“Chile heads”—people who can’t get enough hot habañeros in their daily diets—are on a healthier road than the rest of us, according to new medical research. Capsaicin, the heat component in chiles, is an antioxidant and a proven anti-inflammatory just like Aleve and Tylenol. It also kills cancer cells, prevents sinus infections, provides gastric relief like Tums and even oxidizes fat like Ephedra.* While some people may feel pain when eating hot chiles, those who enjoy it will feel less pain, breath easier and burn more calories. Unlike OTC pharmaceuticals, capsaicin has no side effects. It is a myth
that hot chiles cause stomach irritation and ulcers (although they may aggravate existing conditions). The spicier the chile, the stronger its health effects. (See our Chile Glossary for the Scoville Scale of comparative chile heats and a listing almost 40 different chiles.) According to Medill Reports, if you don’t like spicy food, keep trying. The report states that it can take up to 14 exposures to get used to a new food. Try using ground cayenne red pepper, by sprinkling it on popcorn, mixing it with lowfat frozen chocolate yogurt (or regular chocolate yogurt) and adding it to spaghetti sauce. More than 200 placebo-controlled studies, such as the recent study at the Cedars-Sinai Medical Center in Los Angeles on capsaicin’s ability to halt prostate cell replication, are underway. By the way, chile “peppers,” members of the Capsicum family, originated in Mesoamerica and are not botanically related to true pepper, Piper nigrum, the black peppercorn, which originated in India. Chiles were misnamed by none other than Christopher Columbus who, when tasting chiles for the first time in the New World, equated their heat to that of peppercorns and assumed they were related. *Don’t get too excited. Preliminary research suggests that adding a teaspoon of cayenne pepper to each meal can cause the body to burn an extra 15 calories.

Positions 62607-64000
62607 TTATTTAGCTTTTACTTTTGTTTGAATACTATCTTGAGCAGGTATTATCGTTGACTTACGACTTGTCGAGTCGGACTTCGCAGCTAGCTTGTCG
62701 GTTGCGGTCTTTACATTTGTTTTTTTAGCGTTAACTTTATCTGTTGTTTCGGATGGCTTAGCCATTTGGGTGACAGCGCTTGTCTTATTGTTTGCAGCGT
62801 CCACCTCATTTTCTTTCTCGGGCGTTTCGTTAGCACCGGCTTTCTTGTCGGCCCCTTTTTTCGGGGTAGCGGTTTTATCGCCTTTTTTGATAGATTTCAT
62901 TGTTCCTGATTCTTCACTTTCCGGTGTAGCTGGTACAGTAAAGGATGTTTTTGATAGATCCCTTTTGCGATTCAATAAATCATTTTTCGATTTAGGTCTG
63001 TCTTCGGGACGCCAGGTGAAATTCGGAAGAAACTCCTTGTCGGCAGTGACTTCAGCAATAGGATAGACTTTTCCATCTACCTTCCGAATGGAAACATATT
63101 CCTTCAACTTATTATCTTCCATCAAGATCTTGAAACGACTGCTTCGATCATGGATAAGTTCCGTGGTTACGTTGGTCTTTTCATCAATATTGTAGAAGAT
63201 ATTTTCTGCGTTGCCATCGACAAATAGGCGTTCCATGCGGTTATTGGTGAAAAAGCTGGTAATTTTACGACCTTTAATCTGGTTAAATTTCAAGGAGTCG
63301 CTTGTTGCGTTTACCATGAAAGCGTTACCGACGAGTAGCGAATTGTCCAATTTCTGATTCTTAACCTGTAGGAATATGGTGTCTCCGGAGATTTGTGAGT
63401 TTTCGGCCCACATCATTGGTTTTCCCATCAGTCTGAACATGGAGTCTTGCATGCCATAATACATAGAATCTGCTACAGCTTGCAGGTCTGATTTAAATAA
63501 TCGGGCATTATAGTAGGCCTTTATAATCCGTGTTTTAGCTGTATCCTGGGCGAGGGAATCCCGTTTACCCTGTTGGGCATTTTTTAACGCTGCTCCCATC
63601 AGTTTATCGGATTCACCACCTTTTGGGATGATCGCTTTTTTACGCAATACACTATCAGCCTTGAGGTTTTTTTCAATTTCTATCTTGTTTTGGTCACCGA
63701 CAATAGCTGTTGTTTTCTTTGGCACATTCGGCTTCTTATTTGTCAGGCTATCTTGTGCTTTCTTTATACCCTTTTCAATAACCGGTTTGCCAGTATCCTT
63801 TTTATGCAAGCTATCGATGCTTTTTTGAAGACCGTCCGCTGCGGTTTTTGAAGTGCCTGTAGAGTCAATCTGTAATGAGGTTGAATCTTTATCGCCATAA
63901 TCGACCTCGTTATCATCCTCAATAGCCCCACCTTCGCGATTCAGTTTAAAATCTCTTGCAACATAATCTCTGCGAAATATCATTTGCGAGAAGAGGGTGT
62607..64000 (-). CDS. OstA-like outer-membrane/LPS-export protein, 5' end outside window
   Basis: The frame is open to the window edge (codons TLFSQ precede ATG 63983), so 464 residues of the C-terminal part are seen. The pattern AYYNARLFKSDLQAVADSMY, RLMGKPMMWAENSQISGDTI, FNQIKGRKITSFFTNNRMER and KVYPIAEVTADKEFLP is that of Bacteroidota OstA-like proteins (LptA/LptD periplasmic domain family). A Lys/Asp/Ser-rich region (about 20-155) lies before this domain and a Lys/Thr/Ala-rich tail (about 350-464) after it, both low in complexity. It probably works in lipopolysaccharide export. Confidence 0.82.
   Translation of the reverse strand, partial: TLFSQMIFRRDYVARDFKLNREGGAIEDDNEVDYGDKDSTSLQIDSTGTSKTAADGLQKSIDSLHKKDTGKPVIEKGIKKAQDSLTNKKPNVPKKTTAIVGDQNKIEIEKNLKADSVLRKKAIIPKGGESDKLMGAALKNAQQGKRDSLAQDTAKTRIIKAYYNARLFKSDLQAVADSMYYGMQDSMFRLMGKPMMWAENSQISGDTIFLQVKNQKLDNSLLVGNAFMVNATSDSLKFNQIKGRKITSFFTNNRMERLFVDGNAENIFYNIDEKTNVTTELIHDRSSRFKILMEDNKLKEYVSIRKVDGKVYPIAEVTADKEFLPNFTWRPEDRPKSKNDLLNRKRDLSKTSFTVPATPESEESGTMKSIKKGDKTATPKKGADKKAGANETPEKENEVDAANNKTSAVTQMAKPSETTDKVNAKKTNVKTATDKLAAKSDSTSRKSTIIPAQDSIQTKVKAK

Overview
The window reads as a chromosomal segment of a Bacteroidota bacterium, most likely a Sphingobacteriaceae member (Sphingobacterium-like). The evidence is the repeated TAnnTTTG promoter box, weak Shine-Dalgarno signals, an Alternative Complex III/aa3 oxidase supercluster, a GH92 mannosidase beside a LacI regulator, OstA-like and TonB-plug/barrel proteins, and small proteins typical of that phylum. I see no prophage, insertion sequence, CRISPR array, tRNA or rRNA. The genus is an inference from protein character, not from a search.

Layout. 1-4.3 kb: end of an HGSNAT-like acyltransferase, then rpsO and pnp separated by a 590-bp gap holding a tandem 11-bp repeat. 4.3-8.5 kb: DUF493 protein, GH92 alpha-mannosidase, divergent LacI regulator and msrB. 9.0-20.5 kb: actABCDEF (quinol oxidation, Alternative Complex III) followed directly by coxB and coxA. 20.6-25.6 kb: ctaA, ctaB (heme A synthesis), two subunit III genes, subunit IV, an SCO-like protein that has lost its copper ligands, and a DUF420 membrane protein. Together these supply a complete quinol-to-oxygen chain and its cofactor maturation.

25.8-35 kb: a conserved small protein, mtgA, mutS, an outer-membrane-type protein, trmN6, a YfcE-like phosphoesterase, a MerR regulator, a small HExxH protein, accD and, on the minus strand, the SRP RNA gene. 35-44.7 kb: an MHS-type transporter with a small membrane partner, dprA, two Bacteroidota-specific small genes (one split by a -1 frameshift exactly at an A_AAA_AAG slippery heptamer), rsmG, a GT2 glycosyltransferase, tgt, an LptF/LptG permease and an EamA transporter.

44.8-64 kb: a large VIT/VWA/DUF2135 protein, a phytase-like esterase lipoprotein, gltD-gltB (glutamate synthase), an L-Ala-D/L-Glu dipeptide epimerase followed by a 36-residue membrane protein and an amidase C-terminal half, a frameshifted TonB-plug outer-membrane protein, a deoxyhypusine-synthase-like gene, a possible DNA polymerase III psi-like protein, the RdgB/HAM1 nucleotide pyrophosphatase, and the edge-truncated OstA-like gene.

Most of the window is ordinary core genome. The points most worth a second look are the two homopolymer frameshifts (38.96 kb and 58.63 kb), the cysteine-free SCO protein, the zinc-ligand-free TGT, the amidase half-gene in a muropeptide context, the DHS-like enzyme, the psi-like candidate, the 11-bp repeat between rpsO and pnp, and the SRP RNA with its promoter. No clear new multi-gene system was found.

When Native Americans and European immigrants hit the trail and needed energy, they carried the original energy bar, pemmican—a mixture of meat, fat and dried fruit.
Now, The Pine Ridge Indian Reservation Company has gone back to its ancestral roots for a healthy, natural alternative to the energy bars now on the market: the Tanka Bar, made with South Dakota bison and Wisconsin cranberries. (If you remember “Dances With Wolves,” tanka means bison in the Lakota language.) The bar is a spinoff of a centuries-old Lakota food called wasna that sustained Great Plains Indians during long trips. Based on traditional wasna and pemmican, it combines high-protein, prairie-fed buffalo and tart-sweet cranberries that is slow-smoked to a jerky-like texture. If you’re a nomad on the go, try it next time you hit the trail. At TankaBar.com.
Not a harmonica—it’s a Banana Guard, to protect your fresh fruit.
Love to bring a banana for a workday snack (or send the kids to school with one), but hate to find it brown and beaten up when you remove it from your bag? Have no fear—Banana Guard is here! The banana protectors are designed to fit most banana sizes and have ventilation holes to allow the banana to ripen at its natural rate. Banana Guard comes in several different colors including a glow-in-the-dark variety—perhaps for spelunkers and theater ushers. It’s $6.99 for a single Banana Guard, $12.99 for a 2-pack and $29.99 for a 5-pack at BananaGuard.com. Let’s hear it for healthier snacks, and the folks who invent ways to carry them.